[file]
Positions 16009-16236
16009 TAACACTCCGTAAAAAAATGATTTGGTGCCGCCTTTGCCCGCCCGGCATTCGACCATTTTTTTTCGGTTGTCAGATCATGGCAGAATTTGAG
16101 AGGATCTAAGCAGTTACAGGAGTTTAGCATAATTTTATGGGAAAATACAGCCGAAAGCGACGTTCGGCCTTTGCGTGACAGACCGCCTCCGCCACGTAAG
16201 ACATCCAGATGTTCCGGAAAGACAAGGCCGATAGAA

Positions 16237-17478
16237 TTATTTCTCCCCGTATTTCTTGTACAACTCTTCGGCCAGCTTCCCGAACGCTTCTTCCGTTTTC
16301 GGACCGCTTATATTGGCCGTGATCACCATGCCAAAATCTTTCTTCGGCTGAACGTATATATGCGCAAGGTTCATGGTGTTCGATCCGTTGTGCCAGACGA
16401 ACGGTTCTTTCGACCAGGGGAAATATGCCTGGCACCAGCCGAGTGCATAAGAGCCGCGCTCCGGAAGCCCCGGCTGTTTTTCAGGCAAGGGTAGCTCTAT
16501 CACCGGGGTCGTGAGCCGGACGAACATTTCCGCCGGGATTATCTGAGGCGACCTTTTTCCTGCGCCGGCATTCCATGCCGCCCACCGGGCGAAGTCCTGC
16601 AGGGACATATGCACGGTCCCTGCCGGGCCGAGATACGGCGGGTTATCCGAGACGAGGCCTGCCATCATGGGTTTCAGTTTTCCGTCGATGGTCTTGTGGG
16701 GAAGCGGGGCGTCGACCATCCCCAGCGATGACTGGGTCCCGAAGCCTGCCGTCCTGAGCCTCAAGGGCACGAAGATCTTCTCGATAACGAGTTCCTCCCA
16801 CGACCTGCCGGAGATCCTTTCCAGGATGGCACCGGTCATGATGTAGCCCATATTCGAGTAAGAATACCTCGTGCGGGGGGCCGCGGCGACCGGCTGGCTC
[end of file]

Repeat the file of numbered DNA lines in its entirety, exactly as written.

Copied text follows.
Positions 16009-16236
16009 TAACACTCCGTAAAAAAATGATTTGGTGCCGCCTTTGCCCGCCCGGCATTCGACCATTTTTTTTCGGTTGTCAGATCATGGCAGAATTTGAG
16101 AGGATCTAAGCAGTTACAGGAGTTTAGCATAATTTTATGGGAAAATACAGCCGAAAGCGACGTTCGGCCTTTGCGTGACAGACCGCCTCCGCCACGTAAG
16201 ACATCCAGATGTTCCGGAAAGACAAGGCCGATAGAA

Positions 16237-17478
16237 TTATTTCTCCCCGTATTTCTTGTACAACTCTTCGGCCAGCTTCCCGAACGCTTCTTCCGTTTTC
16301 GGACCGCTTATATTGGCCGTGATCACCATGCCAAAATCTTTCTTCGGCTGAACGTATATATGCGCAAGGTTCATGGTGTTCGATCCGTTGTGCCAGACGA
16401 ACGGTTCTTTCGACCAGGGGAAATATGCCTGGCACCAGCCGAGTGCATAAGAGCCGCGCTCCGGAAGCCCCGGCTGTTTTTCAGGCAAGGGTAGCTCTAT
16501 CACCGGGGTCGTGAGCCGGACGAACATTTCCGCCGGGATTATCTGAGGCGACCTTTTTCCTGCGCCGGCATTCCATGCCGCCCACCGGGCGAAGTCCTGC
16601 AGGGACATATGCACGGTCCCTGCCGGGCCGAGATACGGCGGGTTATCCGAGACGAGGCCTGCCATCATGGGTTTCAGTTTTCCGTCGATGGTCTTGTGGG
16701 GAAGCGGGGCGTCGACCATCCCCAGCGATGACTGGGTCCCGAAGCCTGCCGTCCTGAGCCTCAAGGGCACGAAGATCTTCTCGATAACGAGTTCCTCCCA
16801 CGACCTGCCGGAGATCCTTTCCAGGATGGCACCGGTCATGATGTAGCCCATATTCGAGTAAGAATACCTCGTGCGGGGGGCCGCGGCGACCGGCTGGCTC